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This cross-sectional study demonstrated a positive association between the prevalence of asthma and results for the Metabolic Score for Visceral Fat index; however, the relationship is non-linear. There is a negative correlation trend between the prevalence of asthma and the METS-VF index of less than 5.24.

The Metabolic Score for Visceral Fat (METS-VF) estimation tool is a better measure of visceral adipose tissue (VAT) compared to the body mass index (BMI). Visceral fat distribution tends to be related to the development of asthma; however, the association between asthma and METS-VF score is not established. 

The current study assessed the relationship between asthma and METS-VF by analyzing previously available survey data. The study demonstrated that METS-VF was positively correlated with asthma. This correlation is non-linear, and the study participants with > 5.24 METS-VF are advised to remain cautious regarding the high risk of asthma. The study’s findings are published in the journal Frontiers in Endocrinology.

Baseline Characteristics of Study Participants

Of the total 36,876 participants in this study, 4919 were asthmatics and 31,957 were non-asthmatics. The asthmatics were predominantly female and had a lower median age. A higher METS-VF was recorded in asthmatic patients.

Positive Association Between METS-VF and Asthma Prevalence

According to the study results, METS-VF was positively associated with the prevalence of asthma across all models, and the association remained stable following adjustment for all covariates. The analysis of the data suggested a significant non-linear relationship between the prevalence of asthma and METS-VF. The study also suggested a negative association between asthma prevalence and METS-VF when METS-VF < 5.24; however, this was not statistically significant. As METS-VF exceeded 5.24, stable positive correlations were observed between the prevalence of asthma and METS-VF.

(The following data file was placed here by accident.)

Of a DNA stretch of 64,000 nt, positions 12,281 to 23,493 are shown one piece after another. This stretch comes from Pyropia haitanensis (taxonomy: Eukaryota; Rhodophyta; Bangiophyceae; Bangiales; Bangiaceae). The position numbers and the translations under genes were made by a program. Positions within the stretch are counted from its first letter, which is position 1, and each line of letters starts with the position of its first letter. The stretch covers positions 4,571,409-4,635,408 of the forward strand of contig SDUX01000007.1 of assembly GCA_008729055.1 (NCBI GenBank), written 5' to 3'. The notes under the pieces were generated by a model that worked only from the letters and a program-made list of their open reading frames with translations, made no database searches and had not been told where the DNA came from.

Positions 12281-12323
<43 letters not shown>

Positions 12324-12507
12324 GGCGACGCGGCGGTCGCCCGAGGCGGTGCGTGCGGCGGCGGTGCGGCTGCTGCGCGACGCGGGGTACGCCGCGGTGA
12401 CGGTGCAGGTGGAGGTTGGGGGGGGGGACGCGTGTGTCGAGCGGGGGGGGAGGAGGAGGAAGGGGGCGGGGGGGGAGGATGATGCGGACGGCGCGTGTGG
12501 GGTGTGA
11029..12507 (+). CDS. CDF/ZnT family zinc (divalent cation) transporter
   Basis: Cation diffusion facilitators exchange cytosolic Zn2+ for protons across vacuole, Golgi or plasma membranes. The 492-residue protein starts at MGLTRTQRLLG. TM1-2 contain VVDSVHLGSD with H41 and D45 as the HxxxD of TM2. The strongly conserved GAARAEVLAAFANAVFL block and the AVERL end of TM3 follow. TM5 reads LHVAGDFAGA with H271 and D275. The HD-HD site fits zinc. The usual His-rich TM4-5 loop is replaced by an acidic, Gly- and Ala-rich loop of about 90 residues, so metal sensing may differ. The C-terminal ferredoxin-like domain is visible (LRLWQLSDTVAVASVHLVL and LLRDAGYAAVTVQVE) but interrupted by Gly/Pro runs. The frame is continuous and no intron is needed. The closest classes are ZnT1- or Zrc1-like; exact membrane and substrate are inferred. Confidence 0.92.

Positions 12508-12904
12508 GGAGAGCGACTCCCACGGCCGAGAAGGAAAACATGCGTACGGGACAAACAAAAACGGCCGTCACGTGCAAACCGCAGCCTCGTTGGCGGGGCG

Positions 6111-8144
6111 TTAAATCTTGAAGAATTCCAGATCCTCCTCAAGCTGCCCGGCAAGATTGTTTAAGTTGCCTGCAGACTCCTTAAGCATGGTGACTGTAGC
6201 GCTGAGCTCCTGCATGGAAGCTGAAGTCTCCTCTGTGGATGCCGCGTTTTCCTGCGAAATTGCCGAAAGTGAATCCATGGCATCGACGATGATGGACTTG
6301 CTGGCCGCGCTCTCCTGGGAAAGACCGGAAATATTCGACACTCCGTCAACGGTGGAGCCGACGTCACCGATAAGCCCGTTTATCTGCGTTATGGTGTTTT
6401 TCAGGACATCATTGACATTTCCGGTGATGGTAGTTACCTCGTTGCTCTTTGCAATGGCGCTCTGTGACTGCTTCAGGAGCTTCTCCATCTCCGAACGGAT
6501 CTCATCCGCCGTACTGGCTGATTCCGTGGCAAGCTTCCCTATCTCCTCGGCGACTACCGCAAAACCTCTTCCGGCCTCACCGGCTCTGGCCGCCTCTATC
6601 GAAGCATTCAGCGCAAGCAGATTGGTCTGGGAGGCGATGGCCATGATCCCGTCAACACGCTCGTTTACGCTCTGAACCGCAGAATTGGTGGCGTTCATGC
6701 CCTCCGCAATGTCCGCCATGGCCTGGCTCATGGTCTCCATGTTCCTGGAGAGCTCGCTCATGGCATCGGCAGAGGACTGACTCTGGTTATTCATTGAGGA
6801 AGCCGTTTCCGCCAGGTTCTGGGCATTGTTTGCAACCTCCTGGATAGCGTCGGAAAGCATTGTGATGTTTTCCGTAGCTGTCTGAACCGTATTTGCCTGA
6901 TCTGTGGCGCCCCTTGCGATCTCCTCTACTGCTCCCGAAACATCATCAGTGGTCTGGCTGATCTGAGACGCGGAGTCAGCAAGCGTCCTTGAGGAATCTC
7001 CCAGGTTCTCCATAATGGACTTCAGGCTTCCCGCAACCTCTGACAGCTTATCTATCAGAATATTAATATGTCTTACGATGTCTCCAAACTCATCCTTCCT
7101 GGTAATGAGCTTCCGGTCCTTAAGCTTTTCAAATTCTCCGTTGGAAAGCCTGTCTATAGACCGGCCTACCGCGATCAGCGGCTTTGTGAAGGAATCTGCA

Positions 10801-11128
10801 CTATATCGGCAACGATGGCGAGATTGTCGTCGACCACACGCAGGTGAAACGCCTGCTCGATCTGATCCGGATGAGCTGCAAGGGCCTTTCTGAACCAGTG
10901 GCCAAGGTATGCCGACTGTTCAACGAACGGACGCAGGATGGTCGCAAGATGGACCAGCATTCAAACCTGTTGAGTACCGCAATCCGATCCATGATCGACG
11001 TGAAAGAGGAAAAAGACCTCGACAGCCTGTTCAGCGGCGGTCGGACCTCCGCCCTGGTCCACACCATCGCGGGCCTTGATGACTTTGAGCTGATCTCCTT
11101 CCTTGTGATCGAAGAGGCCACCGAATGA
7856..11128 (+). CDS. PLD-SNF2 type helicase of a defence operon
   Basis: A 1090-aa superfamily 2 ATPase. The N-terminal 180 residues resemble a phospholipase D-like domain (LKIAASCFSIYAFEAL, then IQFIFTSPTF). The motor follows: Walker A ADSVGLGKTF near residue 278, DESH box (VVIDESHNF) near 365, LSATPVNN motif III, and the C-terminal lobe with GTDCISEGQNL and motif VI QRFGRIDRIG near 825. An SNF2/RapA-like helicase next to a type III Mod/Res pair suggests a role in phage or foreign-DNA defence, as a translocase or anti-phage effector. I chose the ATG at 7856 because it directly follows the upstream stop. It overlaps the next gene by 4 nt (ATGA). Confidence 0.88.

Subgroup Analysis of Survey Data

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Subgroup analysis of the survey data demonstrated a stable positive association between the prevalence of asthma and METS-VF across all populations. The population characteristics that were more significant were male, Mexican-American, hypertensive, without a family history of asthma, diabetes mellitus, and age 40 to 59 years.

The study concluded that the increase in the prevalence of asthma was associated with an increase in the METS-VF index. The study recommended that obesity treatment and management at an early age may ameliorate asthma onset.


Liu, Q., Han, X., Chen, Y., Gao, Y., Yang, W., & Huang, L. (2023). Asthma prevalence is increased in patients with high metabolism scores for visceral fat: study reports from the US. Frontiers in endocrinology, 14, 1162158. https://doi.org/10.3389/fendo.2023.1162158